The Reformed churches have mostly followed Calvin in teaching that Christ experienced Hell on the cross and that this was a necessary suffering as a substitution for us in order to atone for our sins. The descent into Hell is seen not to be a physical journey but rather the bearing of the curse and being cut off during the imputation to Christ by the Father the sins of the world. Upon His death, Christ ascended into heaven having experienced Hell in His suffering. In his Institutes Calvin explains it this way:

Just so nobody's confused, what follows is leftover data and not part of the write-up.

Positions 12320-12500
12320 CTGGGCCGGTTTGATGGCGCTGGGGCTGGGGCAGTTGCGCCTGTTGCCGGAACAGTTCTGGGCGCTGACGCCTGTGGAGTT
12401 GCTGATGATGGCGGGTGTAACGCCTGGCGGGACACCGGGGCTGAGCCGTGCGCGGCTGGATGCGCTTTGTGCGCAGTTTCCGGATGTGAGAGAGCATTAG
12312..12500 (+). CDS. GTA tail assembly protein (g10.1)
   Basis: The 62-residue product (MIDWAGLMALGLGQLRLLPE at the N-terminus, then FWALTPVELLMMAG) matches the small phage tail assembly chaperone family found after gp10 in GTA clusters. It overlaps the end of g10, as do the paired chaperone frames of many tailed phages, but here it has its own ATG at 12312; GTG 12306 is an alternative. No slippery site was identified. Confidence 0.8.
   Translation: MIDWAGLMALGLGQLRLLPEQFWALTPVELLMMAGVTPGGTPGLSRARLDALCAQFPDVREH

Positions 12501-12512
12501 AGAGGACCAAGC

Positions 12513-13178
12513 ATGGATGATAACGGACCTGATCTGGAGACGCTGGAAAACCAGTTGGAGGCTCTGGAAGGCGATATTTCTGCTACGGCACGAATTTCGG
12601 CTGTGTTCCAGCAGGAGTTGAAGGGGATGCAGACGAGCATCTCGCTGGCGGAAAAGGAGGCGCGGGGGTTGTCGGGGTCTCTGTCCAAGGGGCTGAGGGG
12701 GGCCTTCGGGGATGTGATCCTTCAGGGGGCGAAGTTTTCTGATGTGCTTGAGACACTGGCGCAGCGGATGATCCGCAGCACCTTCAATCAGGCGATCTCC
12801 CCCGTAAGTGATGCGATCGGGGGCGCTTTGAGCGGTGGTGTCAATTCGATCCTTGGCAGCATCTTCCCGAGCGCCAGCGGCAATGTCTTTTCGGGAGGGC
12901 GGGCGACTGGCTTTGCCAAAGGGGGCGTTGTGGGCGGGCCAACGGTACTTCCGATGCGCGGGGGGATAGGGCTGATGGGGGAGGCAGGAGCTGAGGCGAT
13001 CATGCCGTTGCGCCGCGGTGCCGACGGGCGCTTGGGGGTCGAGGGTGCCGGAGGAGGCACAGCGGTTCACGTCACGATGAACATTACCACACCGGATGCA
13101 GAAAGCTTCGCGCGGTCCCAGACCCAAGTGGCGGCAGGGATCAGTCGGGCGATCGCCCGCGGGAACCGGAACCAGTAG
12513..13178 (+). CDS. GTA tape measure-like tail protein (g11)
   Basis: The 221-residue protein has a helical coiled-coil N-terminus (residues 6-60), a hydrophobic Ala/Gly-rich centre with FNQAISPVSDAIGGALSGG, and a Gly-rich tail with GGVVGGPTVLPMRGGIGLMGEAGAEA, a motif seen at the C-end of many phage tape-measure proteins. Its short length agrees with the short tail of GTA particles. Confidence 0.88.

”If Christ had died only a bodily death, it would have been ineffectual. No — it was expedient at the same time for him to undergo the severity of God’s vengeance, to appease his wrath and satisfy his just judgment. For this reason, he must also grapple hand to hand with the armies of hell and the dread of everlasting death. A little while ago we referred to the prophet’s statement that "the chastisement of our peace was laid upon him," "he was wounded for our transgressions" by the Father, "he was bruised for our infirmities" [Isaiah 53:5 p.]. By these words he means that Christ was put in place of evildoers as surety and pledge — submitting himself even as the accused — to bear and suffer all the punishments that they ought to have sustained. All — with this one exception: "He could not be held by the pangs of death" [Acts 2:24 p.]. No wonder, then, if he is said to have descended into hell, for he suffered the death that, God in his wrath had inflicted upon the wicked! Those who — on the ground that it is absurd to put after his burial what preceded it — say that the order is reversed in this way are making a very trifling and ridiculous objection. The point is that the Creed sets forth what Christ suffered in the sight of men, and then appositely speaks of that invisible and incomprehensible judgment which he underwent in the sight of God in order that we might know not only that Christ’s body was given as the price of our redemption, but that he paid a greater and more excellent price in suffering in his soul the terrible torments of a condemned and forsaken man. (Calvin, Institutes)